When iPhone 3GS came out, I felt a bit cheated by Apple because of the price I would have to pay to get it, so I decided to wait for the iPhone 4. My iPhone 3G has since gone through many hands, being used by a friend of mine for development, by my wife and daughter as their primary phone, and finally ending up in a drawer in the end, waiting for my youngest to want to play with it. Apple of course stopped supporting it end of 2010, with the last version of iOS 4.2.1 being stripped of many features that were deemed too unstable to run on it without slowing down the phone or impossible to be used (FaceTime).

After a while of not using it, I stumbled upon some interesting software made by the community for the iPhone 3G. Some of it was based on Cydia, the alternative App Store that existed since 2009, and some was completely new, bringing better user experience to the iPhone 3G. This software was called Whited00r and it mimicked the appearance of later released iOS versions, while keeping the phone on iOS 3.1.3, the most advanced and at the same time most stable version of iOS for the phone.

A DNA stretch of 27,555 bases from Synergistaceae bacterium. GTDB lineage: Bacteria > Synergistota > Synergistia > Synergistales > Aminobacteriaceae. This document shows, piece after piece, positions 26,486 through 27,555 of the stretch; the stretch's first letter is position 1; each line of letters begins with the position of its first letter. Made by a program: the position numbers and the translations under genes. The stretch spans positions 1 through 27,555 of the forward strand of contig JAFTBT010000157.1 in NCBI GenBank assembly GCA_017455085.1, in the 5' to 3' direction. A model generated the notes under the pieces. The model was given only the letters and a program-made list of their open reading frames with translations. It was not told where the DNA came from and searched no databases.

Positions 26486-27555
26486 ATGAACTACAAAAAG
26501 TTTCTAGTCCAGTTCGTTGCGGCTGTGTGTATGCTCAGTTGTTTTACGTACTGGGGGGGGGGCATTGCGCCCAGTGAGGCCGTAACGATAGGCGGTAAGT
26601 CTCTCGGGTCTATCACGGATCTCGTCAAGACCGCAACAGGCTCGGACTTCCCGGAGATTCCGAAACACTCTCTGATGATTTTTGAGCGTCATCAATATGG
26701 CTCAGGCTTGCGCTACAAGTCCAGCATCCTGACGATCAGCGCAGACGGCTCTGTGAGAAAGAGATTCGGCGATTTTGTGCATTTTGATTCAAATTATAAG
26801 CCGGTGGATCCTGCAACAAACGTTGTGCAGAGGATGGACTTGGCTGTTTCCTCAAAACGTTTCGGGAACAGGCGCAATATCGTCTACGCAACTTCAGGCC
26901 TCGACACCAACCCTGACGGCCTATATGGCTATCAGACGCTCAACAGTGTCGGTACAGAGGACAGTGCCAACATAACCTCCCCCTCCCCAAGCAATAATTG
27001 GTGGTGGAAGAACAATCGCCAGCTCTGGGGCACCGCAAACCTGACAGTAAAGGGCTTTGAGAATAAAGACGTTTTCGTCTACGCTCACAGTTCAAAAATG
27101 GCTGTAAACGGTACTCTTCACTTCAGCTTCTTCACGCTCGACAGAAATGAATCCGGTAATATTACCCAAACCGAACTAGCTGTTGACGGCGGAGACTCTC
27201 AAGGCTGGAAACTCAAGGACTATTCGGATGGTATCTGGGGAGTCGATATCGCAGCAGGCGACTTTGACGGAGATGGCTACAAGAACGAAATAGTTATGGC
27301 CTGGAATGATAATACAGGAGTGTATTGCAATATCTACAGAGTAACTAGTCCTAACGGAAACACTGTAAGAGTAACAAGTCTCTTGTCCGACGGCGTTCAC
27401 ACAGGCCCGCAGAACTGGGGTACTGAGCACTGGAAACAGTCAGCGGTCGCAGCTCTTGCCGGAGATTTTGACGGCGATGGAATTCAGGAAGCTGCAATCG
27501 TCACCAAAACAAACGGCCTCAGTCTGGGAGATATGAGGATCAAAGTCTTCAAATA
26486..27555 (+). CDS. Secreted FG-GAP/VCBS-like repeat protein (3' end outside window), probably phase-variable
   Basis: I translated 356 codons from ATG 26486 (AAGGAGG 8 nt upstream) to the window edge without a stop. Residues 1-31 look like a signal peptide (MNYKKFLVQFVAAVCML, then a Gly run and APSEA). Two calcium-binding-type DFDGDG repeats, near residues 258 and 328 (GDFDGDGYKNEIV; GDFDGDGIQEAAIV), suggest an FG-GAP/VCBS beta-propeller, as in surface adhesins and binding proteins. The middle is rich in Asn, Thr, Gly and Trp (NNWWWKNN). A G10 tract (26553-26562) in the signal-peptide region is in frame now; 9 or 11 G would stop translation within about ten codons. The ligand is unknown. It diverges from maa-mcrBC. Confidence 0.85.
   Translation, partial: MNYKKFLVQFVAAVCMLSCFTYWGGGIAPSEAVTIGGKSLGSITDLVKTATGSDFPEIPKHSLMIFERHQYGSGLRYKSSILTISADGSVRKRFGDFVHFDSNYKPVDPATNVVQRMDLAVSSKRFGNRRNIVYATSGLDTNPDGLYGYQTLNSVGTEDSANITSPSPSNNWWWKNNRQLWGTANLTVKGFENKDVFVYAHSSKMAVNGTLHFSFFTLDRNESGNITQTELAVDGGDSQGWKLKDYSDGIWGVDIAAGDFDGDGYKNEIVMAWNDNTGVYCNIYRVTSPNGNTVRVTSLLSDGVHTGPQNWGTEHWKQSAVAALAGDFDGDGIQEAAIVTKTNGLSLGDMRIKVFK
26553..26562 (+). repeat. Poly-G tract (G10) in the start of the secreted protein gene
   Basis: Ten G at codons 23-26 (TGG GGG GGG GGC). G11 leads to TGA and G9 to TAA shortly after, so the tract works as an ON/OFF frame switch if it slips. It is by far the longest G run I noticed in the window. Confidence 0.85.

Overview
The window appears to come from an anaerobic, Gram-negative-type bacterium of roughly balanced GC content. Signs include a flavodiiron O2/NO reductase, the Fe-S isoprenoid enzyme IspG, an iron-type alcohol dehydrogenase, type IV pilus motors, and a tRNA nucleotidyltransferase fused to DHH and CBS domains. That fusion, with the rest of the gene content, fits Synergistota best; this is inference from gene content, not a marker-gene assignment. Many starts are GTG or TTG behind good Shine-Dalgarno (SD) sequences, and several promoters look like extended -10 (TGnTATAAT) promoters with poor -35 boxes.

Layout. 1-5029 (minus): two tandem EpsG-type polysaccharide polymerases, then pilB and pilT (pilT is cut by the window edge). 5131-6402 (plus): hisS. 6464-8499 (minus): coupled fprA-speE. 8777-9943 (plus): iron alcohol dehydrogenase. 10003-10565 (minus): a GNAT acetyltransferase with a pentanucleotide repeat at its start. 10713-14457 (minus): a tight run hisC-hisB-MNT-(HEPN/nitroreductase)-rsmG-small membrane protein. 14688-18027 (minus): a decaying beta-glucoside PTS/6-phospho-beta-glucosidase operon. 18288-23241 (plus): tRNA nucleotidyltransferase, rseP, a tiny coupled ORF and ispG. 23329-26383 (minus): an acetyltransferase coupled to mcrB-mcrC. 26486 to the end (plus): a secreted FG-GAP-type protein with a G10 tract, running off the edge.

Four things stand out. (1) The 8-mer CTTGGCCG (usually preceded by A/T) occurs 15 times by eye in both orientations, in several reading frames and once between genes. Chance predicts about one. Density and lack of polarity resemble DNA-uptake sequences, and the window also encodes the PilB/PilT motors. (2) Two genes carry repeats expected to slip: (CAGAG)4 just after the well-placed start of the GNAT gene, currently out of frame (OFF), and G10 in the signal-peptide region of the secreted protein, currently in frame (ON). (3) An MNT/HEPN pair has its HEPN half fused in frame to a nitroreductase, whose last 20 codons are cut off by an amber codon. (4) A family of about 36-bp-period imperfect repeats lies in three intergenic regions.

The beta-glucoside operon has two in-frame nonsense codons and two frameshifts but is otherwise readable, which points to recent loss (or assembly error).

Whited00r running on iPhone 3G

I went through multiple older backups of my PCs and found my iTunes library from the time I used the iPhone 3G and was astonished how well the games looked and played even after the years that had passed – which brought me to the idea of writing this blog post to remind the owners of the iPhone 3G that their device is not obsolete, as Apple likes to label it, but still stands strong with a library of thousands of apps and games that are still fully usable on it. The only drawback is, you have to have the old versions of those apps / games stored somewhere, as Apple has pulled them from it’s servers a long time ago.

C&C: Red Alert for iPhone 3G
Prince of Persia RetroMetal Gear Solid Touch

Pandora – gaming handheld / Linux PC